Wednesday, April 12, 2017

Phoning it in

The last few weeks have been a bit on the rough side around here.

[side note: In what we'll call fair disclosure, there have also been some really fun and great moments as we have a French foreign exchange student, which maybe I'll blog about later!]

Anyway, there have been some not fun side effects. Higher levels of stress. And some bad news from friends and loved ones.

Boo. Hiss. Cry. Be sad.

So tonight, I'll ordered dinner. We rarely order dinner, except for pizza nights. Like, not counting pizza, I can't remember the last time I ordered dinner. But I just could. not. make. dinner. tonight.

And then I flashed to my grandmother's funeral late last summer.

My grandma was 98 years old when she passed away. She passed away in the bedroom she was born in. In the house on the farm her parents started. Eventually her and my grandfather took over.

At the funeral people were sharing memories. One of the memories shared was going to her house to wash jeans, which took a long time.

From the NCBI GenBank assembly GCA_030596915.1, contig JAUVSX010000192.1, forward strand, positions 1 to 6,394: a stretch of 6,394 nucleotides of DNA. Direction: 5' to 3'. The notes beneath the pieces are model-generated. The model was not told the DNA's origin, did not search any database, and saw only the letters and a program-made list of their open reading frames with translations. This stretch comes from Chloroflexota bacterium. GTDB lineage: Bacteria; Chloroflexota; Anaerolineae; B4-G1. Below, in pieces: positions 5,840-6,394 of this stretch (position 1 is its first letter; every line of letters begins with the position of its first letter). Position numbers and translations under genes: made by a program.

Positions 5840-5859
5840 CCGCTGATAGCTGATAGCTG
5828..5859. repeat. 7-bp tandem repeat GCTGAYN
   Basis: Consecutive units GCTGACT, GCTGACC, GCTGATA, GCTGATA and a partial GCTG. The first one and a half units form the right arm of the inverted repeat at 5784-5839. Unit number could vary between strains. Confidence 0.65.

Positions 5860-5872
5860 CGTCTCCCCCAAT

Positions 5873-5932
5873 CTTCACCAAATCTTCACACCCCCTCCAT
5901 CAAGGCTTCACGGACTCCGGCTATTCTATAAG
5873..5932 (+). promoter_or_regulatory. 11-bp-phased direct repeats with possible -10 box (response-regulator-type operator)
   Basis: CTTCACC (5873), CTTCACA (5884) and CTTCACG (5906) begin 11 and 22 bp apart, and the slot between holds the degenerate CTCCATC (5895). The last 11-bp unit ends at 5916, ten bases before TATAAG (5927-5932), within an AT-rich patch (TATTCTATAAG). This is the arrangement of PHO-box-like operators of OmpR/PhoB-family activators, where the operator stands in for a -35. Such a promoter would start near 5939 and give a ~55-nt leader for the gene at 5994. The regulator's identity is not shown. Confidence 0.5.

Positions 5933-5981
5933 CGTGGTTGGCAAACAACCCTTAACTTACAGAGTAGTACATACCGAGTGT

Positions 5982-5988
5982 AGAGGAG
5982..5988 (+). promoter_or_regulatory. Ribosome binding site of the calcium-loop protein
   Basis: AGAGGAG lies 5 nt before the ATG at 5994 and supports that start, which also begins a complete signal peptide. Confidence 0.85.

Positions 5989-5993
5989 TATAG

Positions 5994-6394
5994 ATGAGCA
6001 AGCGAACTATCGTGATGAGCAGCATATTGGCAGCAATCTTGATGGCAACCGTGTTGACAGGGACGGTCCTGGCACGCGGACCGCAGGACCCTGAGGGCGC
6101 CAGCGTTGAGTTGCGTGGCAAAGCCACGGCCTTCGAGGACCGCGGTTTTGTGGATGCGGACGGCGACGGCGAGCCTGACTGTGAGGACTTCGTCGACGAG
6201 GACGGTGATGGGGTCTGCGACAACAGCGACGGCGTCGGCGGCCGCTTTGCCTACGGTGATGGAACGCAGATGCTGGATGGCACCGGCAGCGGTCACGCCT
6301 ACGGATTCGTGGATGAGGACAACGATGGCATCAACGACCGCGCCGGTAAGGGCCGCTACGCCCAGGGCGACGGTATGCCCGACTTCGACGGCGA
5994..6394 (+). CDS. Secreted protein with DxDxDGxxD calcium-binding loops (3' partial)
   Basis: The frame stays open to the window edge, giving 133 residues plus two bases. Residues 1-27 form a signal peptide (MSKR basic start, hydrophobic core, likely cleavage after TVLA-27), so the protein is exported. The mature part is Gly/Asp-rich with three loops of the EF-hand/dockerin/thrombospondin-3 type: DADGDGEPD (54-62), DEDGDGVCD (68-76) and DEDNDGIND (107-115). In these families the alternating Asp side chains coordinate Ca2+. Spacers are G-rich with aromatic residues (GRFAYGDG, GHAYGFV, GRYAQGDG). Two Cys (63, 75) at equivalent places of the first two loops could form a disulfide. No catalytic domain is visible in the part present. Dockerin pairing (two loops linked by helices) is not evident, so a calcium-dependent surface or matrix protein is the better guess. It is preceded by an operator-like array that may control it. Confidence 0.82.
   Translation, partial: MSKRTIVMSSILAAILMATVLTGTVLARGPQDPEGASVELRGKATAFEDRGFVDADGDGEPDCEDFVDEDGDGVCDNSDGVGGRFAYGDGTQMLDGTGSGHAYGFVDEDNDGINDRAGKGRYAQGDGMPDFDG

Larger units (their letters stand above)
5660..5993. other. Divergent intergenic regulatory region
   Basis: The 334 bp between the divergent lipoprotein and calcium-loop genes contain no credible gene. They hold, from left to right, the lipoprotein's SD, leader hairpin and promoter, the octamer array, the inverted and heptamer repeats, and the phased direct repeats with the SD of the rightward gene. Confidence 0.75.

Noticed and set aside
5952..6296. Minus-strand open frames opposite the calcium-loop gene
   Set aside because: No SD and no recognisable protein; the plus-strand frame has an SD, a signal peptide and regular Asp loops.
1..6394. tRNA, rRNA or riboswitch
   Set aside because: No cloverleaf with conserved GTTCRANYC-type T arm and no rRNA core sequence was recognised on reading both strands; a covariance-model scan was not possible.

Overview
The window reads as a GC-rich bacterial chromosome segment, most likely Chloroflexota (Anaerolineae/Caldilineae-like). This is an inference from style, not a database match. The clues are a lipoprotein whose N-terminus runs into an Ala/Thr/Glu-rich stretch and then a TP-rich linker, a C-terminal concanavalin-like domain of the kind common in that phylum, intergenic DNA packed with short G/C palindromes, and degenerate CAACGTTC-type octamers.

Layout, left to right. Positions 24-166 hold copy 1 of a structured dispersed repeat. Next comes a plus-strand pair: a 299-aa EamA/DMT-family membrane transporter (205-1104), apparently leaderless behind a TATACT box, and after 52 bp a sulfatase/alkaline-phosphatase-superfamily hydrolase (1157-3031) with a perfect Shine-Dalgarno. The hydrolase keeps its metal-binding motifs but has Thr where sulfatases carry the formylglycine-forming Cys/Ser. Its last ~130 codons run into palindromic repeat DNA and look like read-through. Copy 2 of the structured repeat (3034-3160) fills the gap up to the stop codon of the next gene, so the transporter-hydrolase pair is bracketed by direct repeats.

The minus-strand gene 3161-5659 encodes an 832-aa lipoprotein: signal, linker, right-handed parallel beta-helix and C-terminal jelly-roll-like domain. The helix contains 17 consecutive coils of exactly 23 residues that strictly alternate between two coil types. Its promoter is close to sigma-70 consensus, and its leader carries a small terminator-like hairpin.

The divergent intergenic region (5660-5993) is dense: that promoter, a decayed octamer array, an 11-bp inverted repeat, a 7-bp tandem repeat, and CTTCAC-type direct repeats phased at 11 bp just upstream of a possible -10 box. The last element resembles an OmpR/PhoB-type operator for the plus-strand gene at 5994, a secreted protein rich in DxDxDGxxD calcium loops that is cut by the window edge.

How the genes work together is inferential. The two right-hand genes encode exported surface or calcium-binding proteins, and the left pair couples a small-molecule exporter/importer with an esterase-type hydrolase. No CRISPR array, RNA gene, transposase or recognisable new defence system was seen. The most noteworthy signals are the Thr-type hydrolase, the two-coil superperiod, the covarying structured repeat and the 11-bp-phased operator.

Grandma had 9 children. And a husband. On a farm.

Something really resonated with me that day, that I thought of today.

Grandma couldn't take a day off. She couldn't just decide to not make dinner. Or to wash all the jeans. Or other laundry. Or cooking food. Or all the things she had to do.

And I think about today. Where I have an electric stove, a microwave, a dishwasher, a washing machine, a dryer, a car, tons of grocery stores, only three kids, etc, etc.

Which makes me think, damn, grandma was a strong woman.
Which makes me thing, damn, I'm lazy.

Though I don't think I'm lazy.

But I wonder, did grandma ever wish she could make someone else make dinner. Did she ever call a friend or relative and say hey, today's been rough, can you help me feed all these people. Or did she serve leftovers once or twice not because it was all she had but because she didn't want to cook more food. And if she had, could she have admitted it?

What pressures were on her as a mother as the ebb and flow of life rushed on around her?

I never asked her.
I never even thought to ask her.

I wish I had, honestly.

I suppose this is a case of you didn't know what you wanted until it was gone.
Or I took for granted that she could have taken a break, or not made dinner, or skipped laundry one week.

I'll assume that when my grandma was in the throes of motherhood and had some bad days, heard bad news, got sick, that she didn't take a break. That she had to buck up and make dinner anyway.

That said, I'm glad I could literally phone in dinner tonight. And I won't take for granted the ability to do that.